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Ground-water quality of coastal aquifer systems in the West Coast Basin, Los Angeles County, California, 1999-2002

September 1, 2004

The extensive use of ground water throughout the Central and West Coast Basins of Los Angeles County during the first half of the 20th century resulted in declining water levels, widespread seawater intrusion, and deterioration of water quality along most reaches of the coast. In order to control seawater intrusion in the West Coast Basin, freshwater is injected into a series of wells at two seawater barrier projects. In order to better understand the processes of seawater intrusion and the efficiency of current barrier operation, data were collected from multiple-well monitoring sites installed by the U.S. Geological Survey, from local observation wells, and from production wells. The occurrence and areal extent of native, saline, and recently injected ground water near the coast were defined through the collection and analysis of inorganic and isotopic water-quality data and geophysical logs.

Most water in the West Coast Basin with a dissolved-solids concentration less than 500 milligrams per liter generally has a sodium-bicarbonate to sodium/calcium-bicarbonate character. Water with a dissolved-solids concentration greater than 1,000 milligrams per liter also contains variable amounts of calcium and sodium, but chloride is predominant. Most of these high-dissolved-solids wells are perforated in the Upper aquifer systems; several have dissolved-chloride values near that of seawater. Elevated chloride concentrations were measured at many wells in both the Upper and Lower aquifer systems inland from the barrier projects. Although water levels have increased in many wells over the last 30 years, some of the wells do not show a corresponding decrease in dissolved chloride.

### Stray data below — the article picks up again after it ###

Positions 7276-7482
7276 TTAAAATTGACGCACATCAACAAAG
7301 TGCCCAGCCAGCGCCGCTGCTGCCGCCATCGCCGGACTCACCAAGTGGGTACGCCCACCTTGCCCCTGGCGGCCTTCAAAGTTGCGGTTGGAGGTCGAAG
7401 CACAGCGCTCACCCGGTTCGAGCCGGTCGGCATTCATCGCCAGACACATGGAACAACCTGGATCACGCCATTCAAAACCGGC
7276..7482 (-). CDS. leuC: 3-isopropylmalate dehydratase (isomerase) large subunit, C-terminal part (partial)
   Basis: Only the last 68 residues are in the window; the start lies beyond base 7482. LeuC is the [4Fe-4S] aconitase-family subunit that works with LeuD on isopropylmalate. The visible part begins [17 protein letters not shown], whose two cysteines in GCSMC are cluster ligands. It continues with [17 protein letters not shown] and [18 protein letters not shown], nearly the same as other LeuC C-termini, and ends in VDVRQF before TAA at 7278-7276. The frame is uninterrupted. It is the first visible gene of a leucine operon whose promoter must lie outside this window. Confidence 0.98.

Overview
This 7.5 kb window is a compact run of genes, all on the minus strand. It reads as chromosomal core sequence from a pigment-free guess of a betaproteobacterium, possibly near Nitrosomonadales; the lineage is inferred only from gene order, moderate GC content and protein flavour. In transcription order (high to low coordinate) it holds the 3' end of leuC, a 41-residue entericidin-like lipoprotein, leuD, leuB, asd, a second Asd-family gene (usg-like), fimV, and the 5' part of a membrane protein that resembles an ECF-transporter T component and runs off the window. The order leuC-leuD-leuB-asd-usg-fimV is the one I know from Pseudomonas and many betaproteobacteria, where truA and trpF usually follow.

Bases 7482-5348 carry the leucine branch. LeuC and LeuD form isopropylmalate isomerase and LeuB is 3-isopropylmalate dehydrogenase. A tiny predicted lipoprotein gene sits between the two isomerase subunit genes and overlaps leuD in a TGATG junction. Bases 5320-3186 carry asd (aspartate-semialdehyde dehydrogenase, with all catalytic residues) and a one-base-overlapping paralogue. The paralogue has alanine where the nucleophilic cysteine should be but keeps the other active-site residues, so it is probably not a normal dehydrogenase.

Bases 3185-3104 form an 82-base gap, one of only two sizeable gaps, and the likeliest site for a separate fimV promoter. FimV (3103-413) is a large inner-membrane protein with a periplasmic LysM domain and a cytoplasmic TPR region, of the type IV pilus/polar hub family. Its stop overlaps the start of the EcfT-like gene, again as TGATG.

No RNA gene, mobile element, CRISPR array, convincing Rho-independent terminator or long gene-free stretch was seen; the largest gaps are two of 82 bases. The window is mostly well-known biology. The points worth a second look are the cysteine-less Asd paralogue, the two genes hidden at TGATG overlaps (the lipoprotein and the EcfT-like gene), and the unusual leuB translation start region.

A detailed assessment of saline ground water was provided by examining the ratios of chloride to bromide, iodide, and boron. Seawater-freshwater mixing lines were constructed using all three ratios. These ion ratios also identify water affected by mixing with injected imported water and oil-field brine water.

Isotopic data -oxygen-18, deuterium, strontium-87, boron-11, tritium, and carbon-14-also were collected. The stable isotopes oxygen-18 and deuterium were used to distinguish between isotopically heavier water that originated in the Los Angeles Forebay, isotopically lighter water that originated in the Montebello Forebay, local recharge, and water containing a mixture of seawater and imported water. Tritium data were used to identify recent water (less than 50 years old) present in the Upper and Lower aquifer systems inland from the seawater barrier projects, and present locally near the Dominguez Gap. Carbon-14 data indicate that water with uncorrected ages ranging from about 4,000 years to more than 20,000 years before present occurs in the Lower aquifer systems and in the Pico unit.

Borehole electromagnetic conductivity logs, combined with gamma-ray logs, were used to identify potential saline zones throughout the entire well depth; this provides an indicator of intrusion in zones that are not being monitored by a piezometer. Temperature logging was used to track the thermal effects of the cooler water used for injection. Specific-conductance logs provided a screening-level indicator of poor-quality water in monitoring wells.